Documentation:UBC Social Media Handbook

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The UBC Social Media Handbook is an online resource for the UBC community that aims to support unit-level initiatives in social media while also providing an organizational framework for social media activity across the university.

Governed by principles of open collaboration, active participation, and iterative experimentation, the UBC Social Media Handbook is intended to provide an overarching view of social media at UBC, and covers a broad range of subject matter such as general guidelines of use, relevant university policies, best practices and tips, and links to online resources.

For more background context, including the thinking behind using the UBC Wiki as the primary content repository for this handbook, visit Social Media Guidelines: Crowdsourced with a Wiki? or contact Adrian Liem.

Overview

Goals

Broadly speaking, the goal of the UBC Social Media Handbook is to provide a central hub for the university community to:

  • discover projects and initiatives currently underway in the broad realm of social media
  • share information such as past experiences, how-to material, and tips on best practices when it comes to using social media
  • connect with one another and find opportunities for collaboration

Participation

Contribute to the Handbook

The process for creating this handbook will grow and change as our needs and capabilities are established. For the time being, it's very simple:

  • Add anything you think might be relevant to achieving the goals of the handbook. We can let the workings of a wiki sort things out.

That's it. Really!

If you need help, a good place to start is to read more about the UBC Wiki

How can I contribute to the Handbook?

You can contribute by:

  • Adding New Content to the Handbook such as:
    • Content or links pointing to existing guidelines, tip sheets, how-to documents (just remember that all content will be public)
    • Links to external resources that provide examples of what other organizations are doing
    • Anything else you think might be relevant for others wanting to learn more about social media at UBC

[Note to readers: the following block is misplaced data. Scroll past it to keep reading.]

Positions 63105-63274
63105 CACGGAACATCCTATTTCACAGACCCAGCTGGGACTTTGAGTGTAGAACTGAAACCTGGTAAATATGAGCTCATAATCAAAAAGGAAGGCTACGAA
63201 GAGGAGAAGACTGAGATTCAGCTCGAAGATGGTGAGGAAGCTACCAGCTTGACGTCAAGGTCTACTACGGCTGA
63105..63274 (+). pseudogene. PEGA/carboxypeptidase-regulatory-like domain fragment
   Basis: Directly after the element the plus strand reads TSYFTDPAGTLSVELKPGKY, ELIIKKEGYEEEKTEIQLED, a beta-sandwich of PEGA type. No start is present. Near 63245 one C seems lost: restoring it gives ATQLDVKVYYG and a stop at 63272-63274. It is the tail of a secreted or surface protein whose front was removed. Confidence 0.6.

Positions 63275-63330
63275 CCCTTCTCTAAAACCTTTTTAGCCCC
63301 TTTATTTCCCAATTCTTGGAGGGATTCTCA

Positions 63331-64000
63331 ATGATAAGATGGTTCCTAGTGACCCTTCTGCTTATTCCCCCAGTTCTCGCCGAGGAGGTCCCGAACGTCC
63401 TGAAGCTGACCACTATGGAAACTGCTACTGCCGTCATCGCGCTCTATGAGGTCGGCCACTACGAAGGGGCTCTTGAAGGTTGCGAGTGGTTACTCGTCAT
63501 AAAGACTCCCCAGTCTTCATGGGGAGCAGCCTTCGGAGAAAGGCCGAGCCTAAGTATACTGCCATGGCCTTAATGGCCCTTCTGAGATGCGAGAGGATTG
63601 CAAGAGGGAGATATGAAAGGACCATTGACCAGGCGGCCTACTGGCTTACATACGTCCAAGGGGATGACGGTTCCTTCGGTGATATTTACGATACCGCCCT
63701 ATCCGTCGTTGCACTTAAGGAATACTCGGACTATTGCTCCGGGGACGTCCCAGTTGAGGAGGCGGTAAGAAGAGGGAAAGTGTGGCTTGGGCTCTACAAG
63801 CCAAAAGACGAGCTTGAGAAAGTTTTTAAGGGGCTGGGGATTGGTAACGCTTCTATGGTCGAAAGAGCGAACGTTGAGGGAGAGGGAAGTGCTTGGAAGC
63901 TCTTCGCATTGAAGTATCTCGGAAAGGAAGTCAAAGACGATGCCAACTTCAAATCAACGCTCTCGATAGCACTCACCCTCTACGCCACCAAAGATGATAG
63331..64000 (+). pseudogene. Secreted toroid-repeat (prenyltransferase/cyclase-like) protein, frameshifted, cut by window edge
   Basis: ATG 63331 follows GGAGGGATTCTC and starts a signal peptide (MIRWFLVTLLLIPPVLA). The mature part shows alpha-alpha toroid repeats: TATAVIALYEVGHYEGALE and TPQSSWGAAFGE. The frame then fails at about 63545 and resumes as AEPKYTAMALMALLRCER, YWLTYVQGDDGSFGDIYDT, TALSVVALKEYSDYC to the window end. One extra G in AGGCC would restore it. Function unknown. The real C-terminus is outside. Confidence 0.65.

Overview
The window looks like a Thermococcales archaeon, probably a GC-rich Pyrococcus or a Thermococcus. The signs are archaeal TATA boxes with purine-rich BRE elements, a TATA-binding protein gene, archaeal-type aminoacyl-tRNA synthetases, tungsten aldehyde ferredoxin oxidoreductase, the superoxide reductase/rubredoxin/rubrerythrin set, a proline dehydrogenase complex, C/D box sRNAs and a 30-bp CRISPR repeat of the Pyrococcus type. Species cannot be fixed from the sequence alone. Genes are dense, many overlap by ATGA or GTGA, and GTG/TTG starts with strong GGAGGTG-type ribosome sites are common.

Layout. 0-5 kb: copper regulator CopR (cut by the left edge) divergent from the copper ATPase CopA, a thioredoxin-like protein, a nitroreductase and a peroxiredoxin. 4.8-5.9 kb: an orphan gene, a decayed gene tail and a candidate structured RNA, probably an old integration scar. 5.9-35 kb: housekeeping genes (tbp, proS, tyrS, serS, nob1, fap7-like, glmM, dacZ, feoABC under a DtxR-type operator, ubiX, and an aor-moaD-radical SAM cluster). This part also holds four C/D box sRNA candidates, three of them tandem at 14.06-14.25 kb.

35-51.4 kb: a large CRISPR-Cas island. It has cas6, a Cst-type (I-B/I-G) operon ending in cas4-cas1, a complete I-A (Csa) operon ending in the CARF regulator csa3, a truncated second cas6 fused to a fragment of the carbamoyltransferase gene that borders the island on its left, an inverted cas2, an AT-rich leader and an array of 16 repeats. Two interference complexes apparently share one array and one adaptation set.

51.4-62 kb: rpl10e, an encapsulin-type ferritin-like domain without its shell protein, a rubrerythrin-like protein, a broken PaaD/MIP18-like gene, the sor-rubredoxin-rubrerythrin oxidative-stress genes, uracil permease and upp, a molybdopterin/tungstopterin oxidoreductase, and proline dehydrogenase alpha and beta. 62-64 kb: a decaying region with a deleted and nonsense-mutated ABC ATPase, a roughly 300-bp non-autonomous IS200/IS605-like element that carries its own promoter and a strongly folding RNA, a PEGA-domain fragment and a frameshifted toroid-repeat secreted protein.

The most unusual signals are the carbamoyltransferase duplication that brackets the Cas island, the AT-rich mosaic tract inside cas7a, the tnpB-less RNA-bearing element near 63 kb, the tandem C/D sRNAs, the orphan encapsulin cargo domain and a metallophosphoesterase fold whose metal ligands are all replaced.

If you need help adding content, contact Adrian Liem

Attend a Meetup

Social Media Guidelines

The following material consists of basic suggested guidelines for administrative and academic units that are considering or actively participating in social media. Guidelines and "policies" are an active topic of discussion and a work-in-progress at the university with a bottom-up & top-down approach | (View Slides: Social Media - How could we create a common set of guidelines?).

The most recent draft of the common guidelines are posted on the Cardinals website. Please send any feedback to mailto:brand.manager@ubc.ca

To learn more, attend a Social Media Meetup.

Using and Participating in Social Media

  • Listen and learn
  • Always show respect for others
  • Don't be afraid to be yourself
  • Be transparent to your audience when posting on behalf of the university
  • Protect your own privacy
  • Follow copyright and fair use laws
  • Know and follow relevant UBC Policies

Unit Guidelines

Individual departments that are creating unit-specific guidelines are encouraged to share their guidelines to the list below.

Social Media Brief

Before embarking on a social media initiative, it's important to consider how your efforts in social media fit into broader strategies and goals of your unit and the university. Many of the tools used in social media may be free, but free to use does not equal no cost to implement and support.

Purpose

  • Why are you setting up a social media presence?

Goals & Objectives

  • What do you hope to achieve with this social media presence?
  • How will you measure performance, progress, and success?
  • How will you know when you've achieved your goals?

Audience

  • Who do you want to reach out to?
  • Who is your audience and how do you want to connect with them?

Resources & Approval

  • Who needs to give their "ok" to launch this initiative? Who is the business owner?
  • What kind of resources will be required to maintain this initiative?
  • Does your unit have the required skills and knowledge?
  • How will you staff this initiative? How long will you be able to provide this level of support?

Collaboration

  • Who else will be impacted by your initiative?
  • Are there any other units already embarking on a similar project?
  • Are there other units that you can collaborate with?

You may not have all the answers, or in some cases the answer may be "we don't know", but at least taking the time to ask and answer these questions will help you plan an initial strategy.

Campus Resources and References

UBC Channels / Accounts

Groups

Online Resources

Relevant University Policies

Related Initiatives

Network Specific Discussions

Facebook

Cross-linking and cross-promotion

Several Australian universities have integrated the directory idea into the welcome page on Facebook directly to be able to show other university pages (official and unofficial) in the same network:

When designing your Facebook page, it might be worthwhile to consider a similar approach to cross-link with other major units of the university. Additionally, the Favorite Pages app can be used to place some other key pages into the left sidebar.

YouTube

Related Channels

The related channels feature can be used to cross link to other UBC channels, e.g. a faculty could link to other faculties or a faculty could link to department YouTube channels with the faculty. Example: http://www.youtube.com/universityofbc

It provides more reach for all channel owners as bulletins etc. appear in the recent activity of the related channels.

External Resources and References

Policies, Guidelines

[Source Name] : [Resource/Reference Name], listed in Alphabetical Order